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June 13, 2014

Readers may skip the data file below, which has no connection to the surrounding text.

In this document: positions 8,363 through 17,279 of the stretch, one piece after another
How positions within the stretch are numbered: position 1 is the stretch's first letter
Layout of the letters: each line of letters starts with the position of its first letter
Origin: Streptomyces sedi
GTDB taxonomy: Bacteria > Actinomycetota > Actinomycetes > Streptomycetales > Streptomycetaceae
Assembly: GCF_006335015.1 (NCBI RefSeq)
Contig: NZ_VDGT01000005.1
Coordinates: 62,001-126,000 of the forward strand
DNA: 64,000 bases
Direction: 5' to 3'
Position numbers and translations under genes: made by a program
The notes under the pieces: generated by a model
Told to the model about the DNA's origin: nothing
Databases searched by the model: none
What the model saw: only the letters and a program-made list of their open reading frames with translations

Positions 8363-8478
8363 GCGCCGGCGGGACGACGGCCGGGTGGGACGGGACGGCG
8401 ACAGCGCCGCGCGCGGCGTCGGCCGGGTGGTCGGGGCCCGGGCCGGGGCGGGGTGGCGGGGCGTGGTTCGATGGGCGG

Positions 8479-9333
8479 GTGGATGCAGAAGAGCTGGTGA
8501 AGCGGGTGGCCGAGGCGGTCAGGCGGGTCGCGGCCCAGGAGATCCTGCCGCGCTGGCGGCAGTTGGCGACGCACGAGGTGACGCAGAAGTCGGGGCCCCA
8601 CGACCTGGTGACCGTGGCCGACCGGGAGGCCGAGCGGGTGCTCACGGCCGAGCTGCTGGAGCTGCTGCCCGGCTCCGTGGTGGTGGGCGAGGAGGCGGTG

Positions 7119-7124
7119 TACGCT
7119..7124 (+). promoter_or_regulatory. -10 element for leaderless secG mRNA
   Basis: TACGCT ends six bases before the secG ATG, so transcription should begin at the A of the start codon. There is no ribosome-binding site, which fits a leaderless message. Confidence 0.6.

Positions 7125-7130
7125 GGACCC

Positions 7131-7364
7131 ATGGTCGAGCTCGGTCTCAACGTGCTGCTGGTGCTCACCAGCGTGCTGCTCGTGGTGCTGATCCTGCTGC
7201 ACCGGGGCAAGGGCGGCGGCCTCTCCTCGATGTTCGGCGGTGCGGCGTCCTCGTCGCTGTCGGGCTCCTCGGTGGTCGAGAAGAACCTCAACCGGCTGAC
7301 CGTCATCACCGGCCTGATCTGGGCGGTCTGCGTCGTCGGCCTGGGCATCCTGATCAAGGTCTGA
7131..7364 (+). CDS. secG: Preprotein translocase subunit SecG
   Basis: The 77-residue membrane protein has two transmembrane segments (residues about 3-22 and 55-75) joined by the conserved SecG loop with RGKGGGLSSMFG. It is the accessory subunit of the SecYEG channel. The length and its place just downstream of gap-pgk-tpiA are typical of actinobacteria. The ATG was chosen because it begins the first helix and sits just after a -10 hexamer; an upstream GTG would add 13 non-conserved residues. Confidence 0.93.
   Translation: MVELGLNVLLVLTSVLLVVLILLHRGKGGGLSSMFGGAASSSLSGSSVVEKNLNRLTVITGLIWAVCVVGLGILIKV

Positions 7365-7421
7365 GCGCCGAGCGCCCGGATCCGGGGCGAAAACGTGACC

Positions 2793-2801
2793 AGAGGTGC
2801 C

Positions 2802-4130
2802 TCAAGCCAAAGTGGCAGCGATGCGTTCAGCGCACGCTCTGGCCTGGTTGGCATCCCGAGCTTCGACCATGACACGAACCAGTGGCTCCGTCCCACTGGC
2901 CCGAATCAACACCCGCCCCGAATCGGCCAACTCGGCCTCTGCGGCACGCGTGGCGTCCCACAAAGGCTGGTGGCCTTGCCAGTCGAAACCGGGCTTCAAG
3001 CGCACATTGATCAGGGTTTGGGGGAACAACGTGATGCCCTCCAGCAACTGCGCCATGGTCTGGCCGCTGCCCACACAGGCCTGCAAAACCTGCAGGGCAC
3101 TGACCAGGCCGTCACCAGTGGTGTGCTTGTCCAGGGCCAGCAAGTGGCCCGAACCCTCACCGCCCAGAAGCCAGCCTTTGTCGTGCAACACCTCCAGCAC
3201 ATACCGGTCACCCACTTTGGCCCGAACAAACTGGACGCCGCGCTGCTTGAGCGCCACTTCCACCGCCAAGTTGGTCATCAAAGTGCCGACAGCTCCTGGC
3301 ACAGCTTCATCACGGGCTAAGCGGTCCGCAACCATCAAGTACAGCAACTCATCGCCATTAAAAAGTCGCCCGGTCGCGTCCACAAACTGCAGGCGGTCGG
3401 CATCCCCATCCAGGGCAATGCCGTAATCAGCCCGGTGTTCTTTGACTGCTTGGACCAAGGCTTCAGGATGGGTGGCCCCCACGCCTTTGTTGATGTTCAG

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PAGE 16A HERITAGE FLORIDA JEWISH NEWS, JUNE 13, 2014 By Ron Kampeas WASHINGTON (JTA)--The new Palestinian unity govern- ment brought together rivals Hamas and Fatah, but it has opened a divide between allies Israel and the United States. "I'm deeply troubled by the announcement that the United States will work with the Palestinian government backed by Hamas," Prime Minister Benjamin Netan- yahu said Tuesday in an interview with The Associ- ated Press. The Obama administra- tion's announcement this week that it would continue working with and funding the Palestinian Authority under the new Hamas-backed unity government appears to have taken Israel aback. It represents something of a shift for the United States, which previously had voiced sympathy for Israeli concerns about the Palestinian unity government. Analysts said the sharpness of the Israeli reaction should be seen in the context of anxieties that this and other U.S. moves could leave Israel isolated on vital matters. "Take a step back and look at the trend line to see Israelis are deeply concerned about a nuclear Iran and the Americans' engagement with Iran," said Jonathan Schanzer, vice president for research at the Foundation for Defense of Democracies, a Washington think tank. "We're now looking at another situation where an illicit actor that endangers Israel is now being rehabilitated." Nathan Brown, a profes- sor of political science and international affairs at George Washington University, said Israel's concerns were about more than just the issue of Hamas. "It's clear that the U.S. and Israelis are not really coordi- nating on the issue," Brown said. "Moving the dispute into public is unusual and it shows how worried Israel is about this development." PalestinianAuthority Pres- ident Mahmoud Abbas on Monday swore in a govern- ment of technocrats that has the backing of his Fatah party, which is preeminent in Judea and Samaria, and Hamas, a U.S.-designated terrorist group that governs Gaza. Abbas said the new govern- ment would abide by peace agreements and recognize Israel, although Hamas continues to reject both principles. State Department spokes- woman Jen Psaki said at Monday's daily briefing for reporters that the United States would continue to deal with the new government and that funding would continue. "At this point, it appears that President Abbas has formed an interim techno- cratic government that does not include ministers affili- ated with Hamas," she said. "Moving forward, we will be judging this government by its actions," she said. "Based on what we know now, we intend to work with this government, but we'll be watching closely to ensure that it upholds the principles that President Abbas reiter- ated today." The willingness to treat the new government no different- ly than the old one, which had no Hamas influence, came as a surprise. In a statement over the weekend, Psaki had said that Secretary of State John Kerry expressed his concern about the new government in a phone call to Abbas. Israel's ambassador in Washington, Ron Dermer, posted his reaction to Face- bookwithin hours of Monday's State Department announce- ment of the U.S. position. "Israel is deeply disap- pointed with the State De- partment's comments today on the Palestinian unity government with Hamas, a terrorist organization respon- sible for the murder of many hundreds of Israelis, which has fired thousands of rockets at Israeli cities, and which remains committed to Israel's destruction," Dermer said. He suggested that the technocrats provided cover to terrorists. "This Palestinian unity government is a government of technocrats backed by ter- rorists, and should be treated as such," Dermer said. "With suits in the front office and terrorists in the back office, it should not be business as Usual." Israeli envoys rarely pub- licly rebuke U.S. administra- tions. Netanyahu last month formally suspended peace ne- gotiations with Abbas in part because of the announcement that governance talks with Hamas were underway. His security Cabinet reiterated that posture in a unanimous vote Monday and said in a statement that it would con- sider sanctions against the Palestinian Authority. Congressional lawmakers from both parties said Hamas backing for the government could jeopardize U.S. funding for the Palestinian Authority -- between $400 million and $500 million a year. There was, however, a subtle difference in the state- ments between Republican and Democratic lawmakers, with Democrats stopping short of calls for an immedi- ate cutoff. Rep. Nita Lowey (D-N.Y.), the highest-ranking Demo- crat on the House Appro- priations Committee, said the Obama administration should continue to advance peace talks efforts. But she said funding for the Palestinian Issam Rimawi/Flash90 Prime Minister Rami AI-Hamdallah, at head of table, attending his first meeting of the new Palestinian unity government Cabinet in the Samarian city of Ramallah, June 3, 2014. Authority was in "jeopardy" as long as Hamas rejected the preconditions for peace talks set down in 2006 bythe Quartet, the international grouping that mediates the peace talks: recognizing Isra- el, renouncing terrorism and abiding by past agreements. Rep. Eric Cantor (R-Va.), the majority leader in the U.S. House of Representatives, said unequivocally that funding should stop. "Until such time that it is determined that assistance to this so-called technocratic government is consistentwith our own interests, principles, and laws, it is incumbent on the Administration to suspend U.S. assistance," he said in a statement. Major American Jewish groups also stopped short of calling for an immediate cutoff in funds but backed a review of funding for the Palestinian Authority. "U.S. law is clear--no funds can be provided to a Palestinian government in which Hamas participates or has undue influence," the American Israel Public Affairs Committee said in a statement. "We now urge Congress to conduct a thor- ough review of continued U.S. assistance to the Palestinian Authority to ensure that the law is completely followed and implemented." But Lara Friedman, the director of government rela- tions for Americans for Peace Now, said the new government likely falls within the law. "With no Hamas members inside the new government, no evidence of Hamas having 'undue influence' over it, and clear statements from Abbas that itwill respectthe Quartet conditions, the fact is that there is simply nothing in law requiring aid to the P.A. to cease," she said. Friedman noted that as recently as last month, after the talks between Abbas and Hamas were launched, AIPAC opposed new legislation that would cut funding to the Palestinian Authority, in part deferring to Israeli concerns that such actions would undercut Israeli-Palestinian security cooperation. Robert Satloff, the execu- tive director of the Washing- ton Institute for Near East Policy, wrote that according to his conversations with Israeli and U.S. government officials, the Americans had agreed to support Israel's refusal to deal with the new unity government even as the United States maintained ties with it. But with a clear difference in policy emerging, such sup- port might not be enough to assure Israel, Satloff added. "It is difficult to see what 'support' means if the practi- cal result is U.S. acquiescence to Israel's political isolation, which is the expected result of the considerable daylight that would open between the two countries on this critical issue if they chose different paths," he wrote. By Ben Sales JERUSALEM (JTA)--Its leaders call it a "historic development," a "paradigm shift" and a "change in the relationship" between Israel and Diaspora Jewry. But when it comes to the details of the Joint Initiative of the Government of Israel and World Jewry, key ques- tions have yet to be answered, including what it will do and who will fund it. Conceived last year as a partnership between the Is- raeli government, the Jewish Agency for Israel and major Diaspora Jewish bodies, the initiative aims to strengthen Diaspora Jewish identity and connections between Israel and Jews worldwide. Last Sunday, Israel's Cabi- net voted to invest upward of $50 million on the initiative through 2017. The govern- ment intends to increase the sum to $100 million annually by 2022. The government wants Di- aspora sources--federations, philanthropic foundations and individual donors-- to contribute double those sums for two-thirds of the initiative's total budget. The funding will go both toward expanding existing programs for young adults and creating new ones. Custom Print Marketing Digital & CffT~t Pm6ng Direct Mail Services Envelopes Inv~:atiom &-~ Brod~ & Boc~ets Forrns g- Letterheads 407-767-7110 205 Nor~ ~- Lonmmod, FL ~rlS0 ww~ek~mqn~m~n~ M~ This Ad ~d Reo~K~ 18% Disco_~ "It's a historic development that the Israeli government has decided to take more re- sponsibility for strengthening the identity of Jewish commu- nities," the Jewish Agency's chairman, Natan Sharansky, told JTA. "We're talking about Jewish identity built on a con- nection to Israel." Given the success of Birth- right Israel, a free, 10-day trip to Israel for Jewish young adults, the initiative will focus on immersive experiences in Israel, college campus pro- grams, Jewish summer camps and experiential learning, Sharansky said. But though the Israeli gov- ernment has set aside money for the initiative, it has neither lined up the matching grants from Diaspora foundations nor has it outlined the specific programs that would receive the funding. A planning meeting for the initiative in November 2013 drew a virtual who's who of major Jewish organizations and foundations. But Sharan- sky mentioned only Jewish Federations of NorthAmerica as a potential initial source of funding from the United States, saying he didn't want to single others out before a plan had been set. "There are many unan- swered questions at this point," the Jewish Federa- tions' CEO, Jerry Silverman, told JTA. "Six months from now many of those questions will be answered. We're not at the finish line. We're at the 30-yard line. We feel confident we'll get to the finish line together on this." Silverman said that the Jewish Federations had yet to decide on an initial sum to contribute to the initia- tive and that his network was not involved in setting the budget passed by the Israeli Cabinet last Sunday. Sharansky set a timetable of one to two months for pro- gram proposals to be drawn up. Following the initiative's lengthy planning process thus far, which has included con- ferences and an online forum for young Jews worldwide to suggest programs, Sharansky said that "coming to practical decisions comes very quickly." Dvir Kahana, the director- general of Israel's Jerusalem and DiasporaAffairs Ministry, said the initiative still requires strategic planning in addition to practical steps. The Jerusalem and Dias- pora Affairs Ministry, as well as the Finance Ministry, will provide Israeli government funding for the initiative. It will be run by a body including representatives from the Is- raeli government, the Jewish Agency and Diaspora funders. "We're going to have a strategic plan for the next 25 years," he said. "From that strategic perspective, with key people, we'll make deci- sions both regarding existing programs and programs we need to create." According to the text of the resolution passed by Israel's Cabinet, a key portion of the initiative is strengthening the relationship between Is- rael and Diaspora Jewry. The first stage of the initiative will focus both on bringing young Diaspora Jews to Israel and on Israel education in Diaspora communities. There has not been a decision whether the project's initial stage will also educate Israeli Jews aboutworld Jewry, Sharansky said. The JewishAgency, histori- cally focused on promoting immigration to Israel, has in recent years taken up a new mission of strengthening Jew- ish identity in the Diaspora and peoplehood. It now of- fers Diaspora Jews long-term experiences in Israel without a commitment to immigrate. Sharansky said that while Orthodox Jews can count on ritual observance to keep them engaged in the Jewish community, Israel is the only proven anchor to ensure Jew- ish identity for non-Orthodox Jews. "In the non-Orthodox world nothing stops assimi- lation except connection to Israel," he said. "In Orthodox communities, awareness of Jewish identity is very high. They live through their faith and Jewish tradition. When you move to others you find out that this deep feeling of your belonging to this Jewish story and your desire to stay inside of it is becoming thin- ner and thinner."